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Intel disclosed that its foundry business experienced increasing operating losses, with $7 billion in losses for 2023 compared to $5.2 billion the previous year. The unit’s revenue also dropped by 31% to $18.9 billion in 2023. This news caused Intel shares to drop by 4.3% following the regulatory filing. CEO Pat Gelsinger stated that 2024 would be the year of worst operating losses for the chipmaking business but expects to break even by around 2027.

Gelsinger attributed the foundry business’s struggles to past decisions, such as not using extreme ultraviolet (EUV) machines from ASML. These machines, despite their high cost, offer significant advantages over older technologies. Intel has since transitioned to using EUV machines, which will improve production capabilities as older systems are phased out. Gelsinger expressed confidence in Intel’s competitiveness in the chipmaking industry post-EUV adoption.

To support its turnaround plan, Intel plans to invest $100 billion in building or expanding chip factories in four U.S. states. The company aims to attract external partners to use its manufacturing services. As part of this strategy, Intel will now report the results of its manufacturing operations as a standalone unit. This move reflects Intel’s commitment to catching up with Taiwan Semiconductor Manufacturing Co., its primary chipmaking competitor.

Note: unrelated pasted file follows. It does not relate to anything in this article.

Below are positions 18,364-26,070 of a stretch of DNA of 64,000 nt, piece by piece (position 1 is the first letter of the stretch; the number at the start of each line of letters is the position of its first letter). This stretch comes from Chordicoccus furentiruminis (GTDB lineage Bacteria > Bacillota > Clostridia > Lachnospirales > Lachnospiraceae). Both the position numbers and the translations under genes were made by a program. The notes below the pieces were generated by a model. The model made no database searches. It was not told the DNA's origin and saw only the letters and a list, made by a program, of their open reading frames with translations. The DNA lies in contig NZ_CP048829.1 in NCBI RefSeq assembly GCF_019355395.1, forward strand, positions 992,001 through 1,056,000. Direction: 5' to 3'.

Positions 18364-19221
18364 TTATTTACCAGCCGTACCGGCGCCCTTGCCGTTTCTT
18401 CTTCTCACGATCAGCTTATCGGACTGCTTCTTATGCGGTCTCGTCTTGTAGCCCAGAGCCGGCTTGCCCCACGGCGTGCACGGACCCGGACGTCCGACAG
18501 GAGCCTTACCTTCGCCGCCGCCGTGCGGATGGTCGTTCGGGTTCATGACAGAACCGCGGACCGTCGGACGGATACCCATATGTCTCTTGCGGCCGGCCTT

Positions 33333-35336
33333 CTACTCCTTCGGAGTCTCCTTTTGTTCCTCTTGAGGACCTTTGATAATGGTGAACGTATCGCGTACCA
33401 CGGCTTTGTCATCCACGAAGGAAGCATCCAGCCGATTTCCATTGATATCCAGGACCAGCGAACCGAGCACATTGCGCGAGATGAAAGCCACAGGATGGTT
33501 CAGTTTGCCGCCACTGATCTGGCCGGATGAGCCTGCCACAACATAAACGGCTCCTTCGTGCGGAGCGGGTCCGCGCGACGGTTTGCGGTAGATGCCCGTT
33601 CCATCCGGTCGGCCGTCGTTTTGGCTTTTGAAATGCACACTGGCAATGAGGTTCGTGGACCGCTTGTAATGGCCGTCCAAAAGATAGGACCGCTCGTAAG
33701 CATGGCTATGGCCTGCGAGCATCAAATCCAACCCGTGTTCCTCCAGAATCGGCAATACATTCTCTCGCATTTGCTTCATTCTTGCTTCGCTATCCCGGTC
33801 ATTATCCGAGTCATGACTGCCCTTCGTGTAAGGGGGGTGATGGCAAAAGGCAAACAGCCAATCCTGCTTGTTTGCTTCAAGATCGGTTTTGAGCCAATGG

This shift towards using EUV machines and investing in new factories aligns with Intel’s goal to enhance manufacturing capabilities and improve competitiveness in the market. Gelsinger outlined this strategy during an investor presentation, emphasizing the importance of these investments in achieving profitability. By focusing on advanced technologies and expanding production capacity, Intel aims to position itself as a leader in the chipmaking industry.

Intel’s commitment to reshaping its foundry business and regaining competitiveness is evident in its significant investments and strategic decisions. As the company transitions to using EUV machines and expands its manufacturing capabilities, it seeks to address past challenges and drive growth in its chipmaking operations. By targeting a break-even point by 2027 and emphasizing a focus on innovation and efficiency, Intel aims to secure its position as a key player in the semiconductor industry.

The challenges faced by Intel’s foundry business underscore the competitive nature of the semiconductor industry and the need for continuous innovation and strategic investments. Moving forward, Intel’s focus on leveraging advanced technologies, expanding manufacturing capabilities, and attracting external partners will be crucial in driving its long-term success and competitive position in the market. As Intel works towards achieving profitability and reestablishing its leadership in the chipmaking space, its commitment to growth and innovation will be key drivers of its future success.

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